note: some details are omitted, run with `MIRIFLAGS=-Zmiri-backtrace=full` for a verbose backtrace

error: aborting due to previous error

The fix is to replace it with a *mut u8 pointer internally, which also lets you discard the UnsafeCell wrapper (since the pointer itself is never modified). Otherwise, the code appears sound: the 'static requirement on RuntimePlusOne::new() prevents the value reference from ever being invalidated, and the properties of Once::call_once() (as well as RuntimePlusOne being !Sync) prevent a &'static u8 reference being created while the value is being modified on another thread.

Also, on the off-chance that you don't need RuntimePlusOne to be Sync, it can be implemented entirely in safe code with an ordinary Cell:

mod imp {
    use std::cell::Cell;

    enum RuntimePlusOneInner {
        Uninit(&'static mut u8),
        Init(&'static u8),
    }

    pub struct RuntimePlusOne {
        inner: Cell<RuntimePlusOneInner>,
    }

    impl RuntimePlusOne {
        pub fn new(value: &'static mut u8) -> Self {
            Self {
                inner: Cell::new(RuntimePlusOneInner::Uninit(value)),
            }
        }

        pub fn value(&self) -> &'static u8 {
            let dummy = RuntimePlusOneInner::Init(&0);
            let value = match self.inner.replace(dummy) {
                RuntimePlusOneInner::Uninit(value) => {
                    *value += 1;
                    value
                }
                RuntimePlusOneInner::Init(value) => value,
            };
            self.inner.set(RuntimePlusOneInner::Init(value));
            value
        }
    }
}
8 Likes

Thanks for taking a look at it @LegionMammal978. Your comments are much appreciated.

Hi all,

I've just read the mentioned article about Stacked Borrows from Ralf Jung and I find it very interesting.

For my understanding when you use *mut u8 instead of UnsafeCell<&'static mut u8> as @LegionMammal978 said the algorithm places a block with a SharedReadWrite tag on the stack for the memory location at the assignment let value = bar.value();. SharedReadWrite gets according to the description of the algorithm not popped on the stack at let _bar = bar; when bar gets disabled and therefore everything should be fine. Did I understand it correctly?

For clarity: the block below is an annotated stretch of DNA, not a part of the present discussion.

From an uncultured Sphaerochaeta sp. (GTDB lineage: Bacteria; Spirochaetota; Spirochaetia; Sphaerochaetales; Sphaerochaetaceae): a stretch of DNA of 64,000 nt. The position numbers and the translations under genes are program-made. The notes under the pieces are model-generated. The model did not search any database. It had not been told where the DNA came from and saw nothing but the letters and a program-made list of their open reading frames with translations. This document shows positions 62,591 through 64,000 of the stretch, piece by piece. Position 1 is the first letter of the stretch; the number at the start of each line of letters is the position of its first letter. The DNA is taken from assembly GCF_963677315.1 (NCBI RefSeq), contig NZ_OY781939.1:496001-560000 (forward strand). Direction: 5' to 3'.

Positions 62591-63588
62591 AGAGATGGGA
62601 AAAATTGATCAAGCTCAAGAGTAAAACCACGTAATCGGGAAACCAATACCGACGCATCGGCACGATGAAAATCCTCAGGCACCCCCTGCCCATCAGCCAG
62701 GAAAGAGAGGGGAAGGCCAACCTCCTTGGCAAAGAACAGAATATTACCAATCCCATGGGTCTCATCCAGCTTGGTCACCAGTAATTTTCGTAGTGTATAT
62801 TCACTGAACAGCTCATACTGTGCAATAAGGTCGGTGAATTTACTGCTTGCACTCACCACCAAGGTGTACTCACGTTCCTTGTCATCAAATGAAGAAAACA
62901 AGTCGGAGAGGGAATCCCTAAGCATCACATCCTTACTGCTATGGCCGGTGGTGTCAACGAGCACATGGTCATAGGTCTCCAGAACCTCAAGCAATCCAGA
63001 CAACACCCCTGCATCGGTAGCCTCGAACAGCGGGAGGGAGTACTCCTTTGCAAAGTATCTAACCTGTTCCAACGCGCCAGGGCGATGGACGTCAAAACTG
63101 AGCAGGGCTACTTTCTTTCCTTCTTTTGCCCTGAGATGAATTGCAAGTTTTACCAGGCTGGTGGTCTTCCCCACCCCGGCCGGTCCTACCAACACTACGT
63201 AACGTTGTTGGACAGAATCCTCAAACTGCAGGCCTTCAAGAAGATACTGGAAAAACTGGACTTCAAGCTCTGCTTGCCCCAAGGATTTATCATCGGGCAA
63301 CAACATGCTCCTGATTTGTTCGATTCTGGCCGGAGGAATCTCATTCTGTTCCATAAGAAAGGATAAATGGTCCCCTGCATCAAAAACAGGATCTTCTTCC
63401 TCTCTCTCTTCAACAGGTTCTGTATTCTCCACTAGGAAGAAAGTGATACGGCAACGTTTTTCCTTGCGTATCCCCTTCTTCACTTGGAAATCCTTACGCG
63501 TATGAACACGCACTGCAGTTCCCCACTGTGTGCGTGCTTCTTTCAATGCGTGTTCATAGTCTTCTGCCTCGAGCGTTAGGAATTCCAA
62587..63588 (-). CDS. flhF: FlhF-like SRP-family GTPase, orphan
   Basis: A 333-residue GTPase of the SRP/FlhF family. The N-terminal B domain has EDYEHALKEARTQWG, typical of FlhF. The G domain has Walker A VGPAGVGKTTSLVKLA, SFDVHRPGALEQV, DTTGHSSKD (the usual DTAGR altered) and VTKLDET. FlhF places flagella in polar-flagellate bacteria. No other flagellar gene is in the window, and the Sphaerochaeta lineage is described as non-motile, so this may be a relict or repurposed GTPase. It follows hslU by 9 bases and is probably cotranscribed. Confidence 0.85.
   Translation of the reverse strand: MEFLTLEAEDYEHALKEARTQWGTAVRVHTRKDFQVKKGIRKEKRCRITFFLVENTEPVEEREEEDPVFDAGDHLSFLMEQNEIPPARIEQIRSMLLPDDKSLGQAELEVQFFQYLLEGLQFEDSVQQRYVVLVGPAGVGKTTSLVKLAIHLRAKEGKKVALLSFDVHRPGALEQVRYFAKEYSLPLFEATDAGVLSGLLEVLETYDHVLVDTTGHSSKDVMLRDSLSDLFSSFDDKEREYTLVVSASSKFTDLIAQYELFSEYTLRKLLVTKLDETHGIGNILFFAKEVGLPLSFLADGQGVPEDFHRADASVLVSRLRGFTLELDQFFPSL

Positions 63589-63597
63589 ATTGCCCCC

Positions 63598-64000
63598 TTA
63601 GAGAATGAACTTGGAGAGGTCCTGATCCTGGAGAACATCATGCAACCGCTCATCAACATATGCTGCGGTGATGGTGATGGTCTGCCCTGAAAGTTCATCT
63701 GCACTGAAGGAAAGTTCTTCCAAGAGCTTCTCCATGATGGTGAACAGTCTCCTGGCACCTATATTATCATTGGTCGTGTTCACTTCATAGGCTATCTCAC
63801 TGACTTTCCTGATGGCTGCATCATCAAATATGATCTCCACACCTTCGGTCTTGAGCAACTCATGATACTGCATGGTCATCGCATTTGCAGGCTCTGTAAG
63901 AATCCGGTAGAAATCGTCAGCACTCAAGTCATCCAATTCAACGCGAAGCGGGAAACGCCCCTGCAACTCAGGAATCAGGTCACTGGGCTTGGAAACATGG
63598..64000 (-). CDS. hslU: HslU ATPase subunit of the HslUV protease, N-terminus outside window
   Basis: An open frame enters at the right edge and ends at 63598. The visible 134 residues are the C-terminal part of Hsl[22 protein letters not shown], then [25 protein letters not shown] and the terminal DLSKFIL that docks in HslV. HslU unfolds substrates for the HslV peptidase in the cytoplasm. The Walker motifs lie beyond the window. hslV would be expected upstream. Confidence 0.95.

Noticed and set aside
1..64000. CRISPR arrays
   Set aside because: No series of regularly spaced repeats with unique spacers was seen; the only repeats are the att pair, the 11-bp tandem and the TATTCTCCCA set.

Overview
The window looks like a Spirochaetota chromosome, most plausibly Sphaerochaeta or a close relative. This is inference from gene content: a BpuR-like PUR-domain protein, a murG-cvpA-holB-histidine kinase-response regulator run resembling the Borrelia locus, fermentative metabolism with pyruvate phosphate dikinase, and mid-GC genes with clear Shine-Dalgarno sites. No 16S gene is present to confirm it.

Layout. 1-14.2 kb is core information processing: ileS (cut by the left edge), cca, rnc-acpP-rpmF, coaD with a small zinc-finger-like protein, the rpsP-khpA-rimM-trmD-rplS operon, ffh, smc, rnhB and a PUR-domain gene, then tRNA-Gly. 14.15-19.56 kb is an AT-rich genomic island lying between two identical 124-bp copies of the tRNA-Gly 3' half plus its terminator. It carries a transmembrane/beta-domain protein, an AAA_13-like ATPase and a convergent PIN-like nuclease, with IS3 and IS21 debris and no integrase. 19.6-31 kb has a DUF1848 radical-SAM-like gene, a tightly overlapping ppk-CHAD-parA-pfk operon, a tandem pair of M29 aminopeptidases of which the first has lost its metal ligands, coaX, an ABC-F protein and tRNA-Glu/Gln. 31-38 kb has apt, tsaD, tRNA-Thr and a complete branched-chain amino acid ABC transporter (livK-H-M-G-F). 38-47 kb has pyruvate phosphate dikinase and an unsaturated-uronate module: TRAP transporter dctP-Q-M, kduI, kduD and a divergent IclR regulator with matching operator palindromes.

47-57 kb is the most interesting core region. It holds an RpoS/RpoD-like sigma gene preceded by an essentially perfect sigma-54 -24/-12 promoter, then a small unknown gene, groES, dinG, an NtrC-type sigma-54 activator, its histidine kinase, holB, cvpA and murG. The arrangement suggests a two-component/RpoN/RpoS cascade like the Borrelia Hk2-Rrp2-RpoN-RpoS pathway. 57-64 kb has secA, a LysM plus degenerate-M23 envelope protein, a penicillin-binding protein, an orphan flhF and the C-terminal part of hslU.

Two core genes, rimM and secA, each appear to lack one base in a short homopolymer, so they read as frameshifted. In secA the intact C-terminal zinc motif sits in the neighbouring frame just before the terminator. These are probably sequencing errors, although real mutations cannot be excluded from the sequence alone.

Regards
keks

With UnsafeCell<&'static mut u8>, bar has a Unique item granting access via its reference. let value = bar.value(); creates a new SharedReadOnly item on top of the stack. Then, let _bar = bar; retags the reference in bar, which performs a Unique reborrow. Before pushing the new Unique item to the top of the stack, it performs a write access, using the old Unique item as the granting item. This write access invalidates the SharedReadOnly item, resulting in an error the next time we try to read from value.

With *mut u8, bar has a SharedReadWrite item granting access via its pointer. let value = bar.value(); still creates a SharedReadOnly item, but let _bar = bar; no longer retags the underlying pointer. Therefore, value's corresponding item is no longer invalidated, and the reference can be soundly read from.

3 Likes

Thanks for your explanation! :slight_smile: Right, let value = bar.value(); does of course not place a SharedReadWrite on the stack when value() returns a &'static u8.^^